Between social media, email marketing and search engine optimization it can seem like content lives and dies in an instant. But, as good marketers know, great content that is relevant and engaging to your audience will live far beyond the “publish” button.
Before I was a marketing professional I was a journalism student. Throughout my studies I learned the art of factual story telling and the power of media from my journalism classes; then, I saw its applications to marketing through my work experience. And, I’ve been able to leverage that into a career of strategic storytelling, and now, I’m sharing my tips with you.
Diligent Fact Checking
There’s a saying in journalism “if your mother says she loves you, check it out.” It’s a fun reminder of the duty to fact checking everything. In marketing, we perceive ourselves to be the gatekeepers of information and “fact checking” may be lax. But, good content will backlink to other pages, quote data and feature images and infographics. If one thing contradicts the rest, the credibility of your brand, content, and message is compromised. So, check (and update). it. all.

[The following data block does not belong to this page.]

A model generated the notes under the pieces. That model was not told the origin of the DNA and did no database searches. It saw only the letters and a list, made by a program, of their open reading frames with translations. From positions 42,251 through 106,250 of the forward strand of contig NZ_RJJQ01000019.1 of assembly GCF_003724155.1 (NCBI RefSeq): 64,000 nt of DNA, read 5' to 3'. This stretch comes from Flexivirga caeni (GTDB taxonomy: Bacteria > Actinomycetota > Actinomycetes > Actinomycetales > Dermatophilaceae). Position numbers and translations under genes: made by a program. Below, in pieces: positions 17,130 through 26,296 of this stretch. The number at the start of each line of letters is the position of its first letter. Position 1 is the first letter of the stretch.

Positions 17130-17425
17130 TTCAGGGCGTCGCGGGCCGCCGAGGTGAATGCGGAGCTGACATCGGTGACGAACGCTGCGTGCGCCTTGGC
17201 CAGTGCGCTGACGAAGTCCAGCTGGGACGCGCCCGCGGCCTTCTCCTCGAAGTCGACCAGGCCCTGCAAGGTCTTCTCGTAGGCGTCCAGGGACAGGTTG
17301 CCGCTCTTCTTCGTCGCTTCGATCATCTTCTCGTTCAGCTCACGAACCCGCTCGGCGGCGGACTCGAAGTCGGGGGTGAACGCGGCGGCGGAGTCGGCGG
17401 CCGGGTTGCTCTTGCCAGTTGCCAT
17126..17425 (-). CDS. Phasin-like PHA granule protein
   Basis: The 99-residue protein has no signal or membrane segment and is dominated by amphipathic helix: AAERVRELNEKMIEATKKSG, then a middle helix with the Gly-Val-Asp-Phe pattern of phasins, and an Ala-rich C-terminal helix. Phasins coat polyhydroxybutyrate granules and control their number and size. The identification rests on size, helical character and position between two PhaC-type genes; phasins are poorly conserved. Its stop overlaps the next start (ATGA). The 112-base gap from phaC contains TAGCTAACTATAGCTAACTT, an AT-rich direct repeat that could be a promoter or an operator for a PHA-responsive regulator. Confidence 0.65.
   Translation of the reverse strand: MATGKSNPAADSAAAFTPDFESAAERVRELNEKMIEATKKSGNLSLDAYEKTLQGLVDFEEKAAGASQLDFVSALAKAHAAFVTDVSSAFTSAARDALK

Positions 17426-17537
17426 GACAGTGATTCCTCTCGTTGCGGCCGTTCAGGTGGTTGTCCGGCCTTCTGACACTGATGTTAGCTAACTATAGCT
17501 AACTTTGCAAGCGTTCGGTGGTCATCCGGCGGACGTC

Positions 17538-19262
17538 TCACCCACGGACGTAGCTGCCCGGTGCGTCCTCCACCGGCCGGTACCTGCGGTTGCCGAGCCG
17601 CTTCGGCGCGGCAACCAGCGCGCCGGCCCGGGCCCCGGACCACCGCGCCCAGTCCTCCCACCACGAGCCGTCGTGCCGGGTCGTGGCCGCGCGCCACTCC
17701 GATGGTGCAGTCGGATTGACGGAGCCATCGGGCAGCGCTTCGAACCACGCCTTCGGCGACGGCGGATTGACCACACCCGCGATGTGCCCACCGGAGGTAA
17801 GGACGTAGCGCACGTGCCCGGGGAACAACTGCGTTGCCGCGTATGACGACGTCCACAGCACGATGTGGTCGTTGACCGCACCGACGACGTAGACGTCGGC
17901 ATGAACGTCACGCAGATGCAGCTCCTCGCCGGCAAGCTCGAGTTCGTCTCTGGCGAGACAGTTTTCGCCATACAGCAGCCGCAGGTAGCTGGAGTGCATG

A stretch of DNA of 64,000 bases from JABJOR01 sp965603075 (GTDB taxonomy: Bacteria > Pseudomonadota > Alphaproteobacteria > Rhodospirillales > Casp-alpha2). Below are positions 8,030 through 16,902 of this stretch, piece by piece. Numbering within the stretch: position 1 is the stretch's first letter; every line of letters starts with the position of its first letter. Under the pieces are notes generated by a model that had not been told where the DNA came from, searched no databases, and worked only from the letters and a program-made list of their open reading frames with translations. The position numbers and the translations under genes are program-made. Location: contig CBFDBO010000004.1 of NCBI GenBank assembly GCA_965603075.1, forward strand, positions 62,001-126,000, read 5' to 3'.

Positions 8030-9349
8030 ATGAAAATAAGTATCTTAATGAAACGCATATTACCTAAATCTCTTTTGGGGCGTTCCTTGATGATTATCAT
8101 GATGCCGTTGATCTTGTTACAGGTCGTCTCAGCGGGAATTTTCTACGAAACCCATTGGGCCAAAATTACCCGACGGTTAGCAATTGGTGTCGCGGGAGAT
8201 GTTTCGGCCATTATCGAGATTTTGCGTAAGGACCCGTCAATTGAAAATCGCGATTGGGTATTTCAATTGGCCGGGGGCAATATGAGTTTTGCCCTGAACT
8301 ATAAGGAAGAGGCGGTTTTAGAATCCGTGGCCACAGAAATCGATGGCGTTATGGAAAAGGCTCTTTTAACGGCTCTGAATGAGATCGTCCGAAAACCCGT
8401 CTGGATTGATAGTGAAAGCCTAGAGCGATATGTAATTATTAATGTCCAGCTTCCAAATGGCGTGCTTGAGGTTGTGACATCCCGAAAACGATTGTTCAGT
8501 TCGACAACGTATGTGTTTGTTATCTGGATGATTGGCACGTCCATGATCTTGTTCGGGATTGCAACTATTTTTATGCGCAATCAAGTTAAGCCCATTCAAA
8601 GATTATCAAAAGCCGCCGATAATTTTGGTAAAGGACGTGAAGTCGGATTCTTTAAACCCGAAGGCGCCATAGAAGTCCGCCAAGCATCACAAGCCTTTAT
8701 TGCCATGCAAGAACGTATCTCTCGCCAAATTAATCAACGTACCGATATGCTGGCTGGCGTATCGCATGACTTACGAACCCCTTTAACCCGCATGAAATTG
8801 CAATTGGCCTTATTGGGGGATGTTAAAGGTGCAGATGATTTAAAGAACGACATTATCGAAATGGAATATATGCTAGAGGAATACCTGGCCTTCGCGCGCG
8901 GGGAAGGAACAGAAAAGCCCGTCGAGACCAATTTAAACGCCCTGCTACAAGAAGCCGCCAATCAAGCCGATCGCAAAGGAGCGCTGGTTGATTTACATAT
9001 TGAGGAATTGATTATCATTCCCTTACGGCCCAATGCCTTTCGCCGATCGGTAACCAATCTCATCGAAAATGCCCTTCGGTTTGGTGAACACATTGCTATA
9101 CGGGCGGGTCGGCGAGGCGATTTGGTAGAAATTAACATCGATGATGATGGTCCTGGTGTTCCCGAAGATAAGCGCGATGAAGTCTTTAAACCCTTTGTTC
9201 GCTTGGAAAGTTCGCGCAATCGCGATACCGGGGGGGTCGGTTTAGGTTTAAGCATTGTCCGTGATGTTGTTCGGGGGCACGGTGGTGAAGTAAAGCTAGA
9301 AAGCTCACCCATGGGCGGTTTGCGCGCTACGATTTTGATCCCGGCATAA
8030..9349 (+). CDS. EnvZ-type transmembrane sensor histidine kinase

There was a time when a journalist would measure the length of their story in actual inches. The industry follows AP Style, which uses punctuation and abbreviation rules based on saving space on the page (goodbye Oxford comma). Safe to say, journalists know how to write to the point, and that’s exactly what good content will do. When you write “to the point” you’ll naturally stick to relevant keywords, keep the reader engaged, and the important information will rise to the top.
Multiple Layers of Proofreading
A news story may pass through 3 or more editors before final publication, and, mistakes are still made. So, it’s sufficient to say, blog content or video subtitles will have a mistake once in a while. To minimize the risk of a mistake slipping through, design an editing circle where content is circulated before publication. You could even assign different people in the circle to a “mission:” if one person really knows grammar, give that to them; let the subject matter expert fact check you; find someone outside the marketing team to edit for readability and understanding… the more eyes the better.
There are different types of news stories: the stories that educate on the who, what, where, when and how, and the stories that come after the news breaks like the deep dive into the “how” or a profile on the “who.” The same could be said for content: there is the press release on a new product, but then there can also be a story about the team that worked on it or a video showing what problem it solved on a personal level. When you’re planning content, map out the different ways you can tell the same story and see your content become rich, deep and thoughtful.
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